May 25, 2015 Memorial Day

This morning, I woke to the usual peaceful sound of my community. Since I always wake early, the sounds of my street consist of birds chirping and wind sweeping through the trees.
This morning’s wind appears to be gentle. I like the sound it makes. I like the way birds announce the sunrise, as if to prove they know when the sun is on its way and that today arrives with a new promise.

My home is also quiet. The only noise I hear comes from the moving water in my fish tank, which stands against the wall in a room that I consider to be special.
This room is not unlike any special room in any house. This is my sanctuary. This is where I come to write, or sit and think. This room is where I sort things out and maintain my sanity.
I have bookshelves for my books. I have paintings on the wall and a few masks that remind me of the first vacation I ever took with my wife.

Above my desk, which is catty-cornered against windows with the blinds slightly opened to allow a source of morning light, and hung on the wall above my computer, monitor, and the printer is a small board with some memories I keep pinned to it.
There is a picture of my daughter when she was very small. I have a Father’s Day card that was drawn by her. There is a picture of my blue and gold macaw Oscar the Parrot, a few other tiny pieces I keep for different reasons, along with a broken drumstick from a local show I like to remember.

The view from my window is a perfect caption of suburban life. My middle income town is clustered with modest homes and well-kept yards. From my window, which faces the northwest, I can see the trees that stand tall above the rooftops and the power and phone lines that string between the telephone poles that serve us.
The springtime has replaced all the empty trees with leaves. The bush which lines the fence between mine and my neighbor’s backyard has green leaves with white flowers blossomed at the top. Yes, spring has arrived and this weekend acts as the unofficial start to the summertime rush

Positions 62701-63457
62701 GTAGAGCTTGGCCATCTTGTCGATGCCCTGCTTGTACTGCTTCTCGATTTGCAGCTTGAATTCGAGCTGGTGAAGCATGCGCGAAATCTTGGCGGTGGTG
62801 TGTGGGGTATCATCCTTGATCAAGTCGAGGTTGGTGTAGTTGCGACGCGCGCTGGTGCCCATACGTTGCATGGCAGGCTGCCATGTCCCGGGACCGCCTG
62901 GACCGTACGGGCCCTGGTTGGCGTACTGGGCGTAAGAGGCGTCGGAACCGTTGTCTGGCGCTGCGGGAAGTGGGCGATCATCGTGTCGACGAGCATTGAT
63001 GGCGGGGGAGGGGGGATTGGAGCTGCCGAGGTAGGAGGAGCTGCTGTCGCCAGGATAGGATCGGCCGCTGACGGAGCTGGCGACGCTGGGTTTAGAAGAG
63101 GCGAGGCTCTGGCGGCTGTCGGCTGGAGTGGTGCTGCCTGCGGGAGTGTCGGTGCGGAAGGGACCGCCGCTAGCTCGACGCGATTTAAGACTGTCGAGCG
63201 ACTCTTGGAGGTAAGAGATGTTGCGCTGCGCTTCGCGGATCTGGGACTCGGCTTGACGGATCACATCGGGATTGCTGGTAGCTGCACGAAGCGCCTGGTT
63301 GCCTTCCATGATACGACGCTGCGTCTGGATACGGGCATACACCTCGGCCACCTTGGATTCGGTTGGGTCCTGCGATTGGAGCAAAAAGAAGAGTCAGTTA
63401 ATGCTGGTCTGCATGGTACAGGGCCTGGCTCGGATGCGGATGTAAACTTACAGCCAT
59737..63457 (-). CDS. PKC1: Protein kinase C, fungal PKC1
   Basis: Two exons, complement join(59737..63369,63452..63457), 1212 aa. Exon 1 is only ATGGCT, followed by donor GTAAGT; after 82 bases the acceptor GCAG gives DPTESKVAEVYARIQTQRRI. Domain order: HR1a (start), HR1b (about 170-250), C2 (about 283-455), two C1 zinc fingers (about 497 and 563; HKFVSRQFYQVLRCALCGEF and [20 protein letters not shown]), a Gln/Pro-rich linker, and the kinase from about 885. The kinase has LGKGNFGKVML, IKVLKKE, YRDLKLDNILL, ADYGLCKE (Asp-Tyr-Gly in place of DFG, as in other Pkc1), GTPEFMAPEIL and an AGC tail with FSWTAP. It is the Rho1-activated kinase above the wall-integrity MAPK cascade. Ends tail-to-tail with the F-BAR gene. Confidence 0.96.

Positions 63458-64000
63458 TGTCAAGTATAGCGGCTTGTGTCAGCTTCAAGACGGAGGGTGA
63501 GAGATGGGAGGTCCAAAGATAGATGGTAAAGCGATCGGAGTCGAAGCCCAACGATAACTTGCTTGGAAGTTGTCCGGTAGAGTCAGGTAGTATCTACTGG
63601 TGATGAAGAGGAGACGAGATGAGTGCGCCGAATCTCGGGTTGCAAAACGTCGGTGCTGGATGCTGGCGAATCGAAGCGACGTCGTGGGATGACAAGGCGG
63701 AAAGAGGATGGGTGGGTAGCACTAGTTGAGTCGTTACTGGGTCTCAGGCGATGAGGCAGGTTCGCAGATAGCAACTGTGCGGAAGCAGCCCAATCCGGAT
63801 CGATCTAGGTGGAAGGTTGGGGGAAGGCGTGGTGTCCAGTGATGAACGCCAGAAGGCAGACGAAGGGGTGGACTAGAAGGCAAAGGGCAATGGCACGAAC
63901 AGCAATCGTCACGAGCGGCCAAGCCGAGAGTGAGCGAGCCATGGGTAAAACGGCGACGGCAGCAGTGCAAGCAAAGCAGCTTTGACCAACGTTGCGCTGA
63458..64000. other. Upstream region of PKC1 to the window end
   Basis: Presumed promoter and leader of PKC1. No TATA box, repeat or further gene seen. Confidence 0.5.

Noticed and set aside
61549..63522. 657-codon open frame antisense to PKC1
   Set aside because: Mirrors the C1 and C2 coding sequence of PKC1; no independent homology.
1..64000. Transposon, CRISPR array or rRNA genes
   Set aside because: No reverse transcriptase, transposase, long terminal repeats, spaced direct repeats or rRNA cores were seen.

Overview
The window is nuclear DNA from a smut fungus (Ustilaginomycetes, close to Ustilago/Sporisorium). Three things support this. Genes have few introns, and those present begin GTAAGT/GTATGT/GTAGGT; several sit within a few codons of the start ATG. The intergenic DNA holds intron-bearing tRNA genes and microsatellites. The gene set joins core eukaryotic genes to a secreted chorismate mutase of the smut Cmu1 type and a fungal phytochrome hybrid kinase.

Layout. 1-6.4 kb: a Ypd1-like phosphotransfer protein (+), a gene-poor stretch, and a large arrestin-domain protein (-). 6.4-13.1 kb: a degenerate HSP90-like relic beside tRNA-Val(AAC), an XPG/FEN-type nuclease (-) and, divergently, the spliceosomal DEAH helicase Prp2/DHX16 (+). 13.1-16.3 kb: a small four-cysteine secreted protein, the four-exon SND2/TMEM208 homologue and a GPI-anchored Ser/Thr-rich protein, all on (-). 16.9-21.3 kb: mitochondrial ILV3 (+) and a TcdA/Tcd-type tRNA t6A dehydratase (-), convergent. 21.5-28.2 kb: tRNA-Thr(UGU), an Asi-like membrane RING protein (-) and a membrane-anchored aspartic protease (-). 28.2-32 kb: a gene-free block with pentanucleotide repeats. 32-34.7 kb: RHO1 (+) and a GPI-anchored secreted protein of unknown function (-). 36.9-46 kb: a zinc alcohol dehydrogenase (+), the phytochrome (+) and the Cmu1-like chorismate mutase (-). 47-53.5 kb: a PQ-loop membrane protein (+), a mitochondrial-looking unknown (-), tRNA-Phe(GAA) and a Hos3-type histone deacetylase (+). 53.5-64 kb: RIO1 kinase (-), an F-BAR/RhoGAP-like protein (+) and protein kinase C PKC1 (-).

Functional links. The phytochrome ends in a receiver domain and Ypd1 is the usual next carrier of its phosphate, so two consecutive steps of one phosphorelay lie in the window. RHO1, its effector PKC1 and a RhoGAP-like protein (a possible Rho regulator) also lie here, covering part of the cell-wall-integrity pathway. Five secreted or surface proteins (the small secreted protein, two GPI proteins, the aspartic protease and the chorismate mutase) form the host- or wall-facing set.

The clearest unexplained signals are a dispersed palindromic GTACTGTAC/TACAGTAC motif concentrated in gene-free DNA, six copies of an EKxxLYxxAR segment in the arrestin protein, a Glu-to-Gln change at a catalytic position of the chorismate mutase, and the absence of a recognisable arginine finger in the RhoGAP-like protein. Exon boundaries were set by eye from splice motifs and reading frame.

There is peace to the silence of morning. There is beauty to the vision I see from my window. However, this vision did not come without cost. Like any homeowner, I work hard to pay my mortgage. I work to feed my family as well as fuel, keep, and maintain the two cars in my driveway. Each day, the mailman walks up to the mailbox on my front stoop, opens its little door, and slides in a pile of mail.

More often than not, the pile of mail consists of bills, or letters about politics, and daily adds from the super markets. Less often are the letters from family and postcards.

My house is in the middle of the street. Mine is not the biggest or the smallest. My neighbors know who I am and most of them smile and wave when they see me.
There are a few homes with children on the block. I smile when I see them because they are still young and it is nice to see young kids playing or learning how to ride a bicycle. It is nice to hear them laugh and it is nice to see mothers and fathers watching as their children play in the front yard.

My town, aside from the minor instances, is a good place. There are some troubles, but the troubles are small in comparison to other places in the world. I call this a community. It is no different from any of its kind that spread across our nation.
My home is not perfect—but it is mine. I do what I can to improve it. Over the years, I have painted walls and made some changes. The washer and dryer need to be replaced—but they work. In fact, I repaired the dryer myself. I repaired the washing machine too; however, none of the pieces fit back as well as when I took the machine apart, so it tends to bounce during some of its faster cycles.

There are things I would like to change in my home, but I would never leave or destroy it. And firmly, I believe in the right to protect it as well as all who dwell in it. There are things I disagree with in my community. There are homes that are less kept, but I still love where I live, and I would never stand for or allow anyone to come along and tarnish, destroy, or damage my neighborhood.
There are neighbors who are less than friendly and there is a small few on my block who I would rather see move, but nevertheless, this is my home. These are my neighbors and this is where we live “Together.”

Several years ago, I kept an online journal. It was read, but not by many.
Most of my readers were involved with the tattoo community. And since I, myself, am heavily tattooed, I saw my online journal as a perfect outlet for me to write to and interact with good, like-minded people.

One reader commented often. I never knew his full name.
I only knew him as Erik.
Erik was stationed somewhere in a country I knew little about. All I knew about Iraq is what I saw on television. Erik was a Marine and he had been stationed there for quite some time.

He asked me to send him messages describing my town and telling him about the local spots.
He expressed, “I’m tired of seeing what’s around me.”
“I don’t like it here,” he said. “I want to go home, but I can’t right now.”
“Soon,” he said. “I’ll be home soon enough”
“But for now, and if you don’t mind, next time you write something, see if you can write about your town.”

Erik asked me to write about, “Punky,” my daughter.
“It always hits home when you write about your little girl,” he said.
Erik wrote, “I want to read about the country I’m fighting for and forget about where I am.”